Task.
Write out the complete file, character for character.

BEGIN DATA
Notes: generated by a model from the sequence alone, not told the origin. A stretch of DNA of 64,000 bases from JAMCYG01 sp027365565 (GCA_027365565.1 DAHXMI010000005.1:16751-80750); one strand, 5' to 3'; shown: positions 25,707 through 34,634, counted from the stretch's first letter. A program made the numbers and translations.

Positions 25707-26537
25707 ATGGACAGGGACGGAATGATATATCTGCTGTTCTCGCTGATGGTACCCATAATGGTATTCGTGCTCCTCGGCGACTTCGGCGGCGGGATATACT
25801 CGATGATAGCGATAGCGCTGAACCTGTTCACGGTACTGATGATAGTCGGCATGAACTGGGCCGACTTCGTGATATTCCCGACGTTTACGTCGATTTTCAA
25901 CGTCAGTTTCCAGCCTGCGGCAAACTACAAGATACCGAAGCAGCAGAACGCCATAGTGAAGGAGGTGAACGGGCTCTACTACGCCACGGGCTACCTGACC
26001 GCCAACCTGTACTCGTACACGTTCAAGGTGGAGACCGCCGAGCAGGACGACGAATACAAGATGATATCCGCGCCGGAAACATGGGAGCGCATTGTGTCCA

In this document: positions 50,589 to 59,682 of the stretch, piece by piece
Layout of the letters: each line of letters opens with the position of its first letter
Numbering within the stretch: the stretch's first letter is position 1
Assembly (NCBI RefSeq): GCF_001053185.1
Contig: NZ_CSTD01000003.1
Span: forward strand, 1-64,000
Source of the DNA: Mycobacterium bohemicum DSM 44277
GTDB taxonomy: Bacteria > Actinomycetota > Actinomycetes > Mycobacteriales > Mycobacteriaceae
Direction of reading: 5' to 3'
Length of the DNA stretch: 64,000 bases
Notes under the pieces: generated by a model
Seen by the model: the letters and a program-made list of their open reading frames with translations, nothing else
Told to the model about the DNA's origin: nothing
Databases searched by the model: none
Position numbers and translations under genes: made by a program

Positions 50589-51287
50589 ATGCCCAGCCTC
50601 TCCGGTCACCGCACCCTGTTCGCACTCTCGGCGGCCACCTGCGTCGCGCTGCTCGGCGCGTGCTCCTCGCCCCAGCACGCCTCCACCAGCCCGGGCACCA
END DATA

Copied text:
Notes: generated by a model from the sequence alone, not told the origin. A stretch of DNA of 64,000 bases from JAMCYG01 sp027365565 (GCA_027365565.1 DAHXMI010000005.1:16751-80750); one strand, 5' to 3'; shown: positions 25,707 through 34,634, counted from the stretch's first letter. A program made the numbers and translations.

Positions 25707-26537
25707 ATGGACAGGGACGGAATGATATATCTGCTGTTCTCGCTGATGGTACCCATAATGGTATTCGTGCTCCTCGGCGACTTCGGCGGCGGGATATACT
25801 CGATGATAGCGATAGCGCTGAACCTGTTCACGGTACTGATGATAGTCGGCATGAACTGGGCCGACTTCGTGATATTCCCGACGTTTACGTCGATTTTCAA
25901 CGTCAGTTTCCAGCCTGCGGCAAACTACAAGATACCGAAGCAGCAGAACGCCATAGTGAAGGAGGTGAACGGGCTCTACTACGCCACGGGCTACCTGACC
26001 GCCAACCTGTACTCGTACACGTTCAAGGTGGAGACCGCCGAGCAGGACGACGAATACAAGATGATATCCGCGCCGGAAACATGGGAGCGCATTGTGTCCA

In this document: positions 50,589 to 59,682 of the stretch, piece by piece
Layout of the letters: each line of letters opens with the position of its first letter
Numbering within the stretch: the stretch's first letter is position 1
Assembly (NCBI RefSeq): GCF_001053185.1
Contig: NZ_CSTD01000003.1
Span: forward strand, 1-64,000
Source of the DNA: Mycobacterium bohemicum DSM 44277
GTDB taxonomy: Bacteria > Actinomycetota > Actinomycetes > Mycobacteriales > Mycobacteriaceae
Direction of reading: 5' to 3'
Length of the DNA stretch: 64,000 bases
Notes under the pieces: generated by a model
Seen by the model: the letters and a program-made list of their open reading frames with translations, nothing else
Told to the model about the DNA's origin: nothing
Databases searched by the model: none
Position numbers and translations under genes: made by a program

Positions 50589-51287
50589 ATGCCCAGCCTC
50601 TCCGGTCACCGCACCCTGTTCGCACTCTCGGCGGCCACCTGCGTCGCGCTGCTCGGCGCGTGCTCCTCGCCCCAGCACGCCTCCACCAGCCCGGGCACCA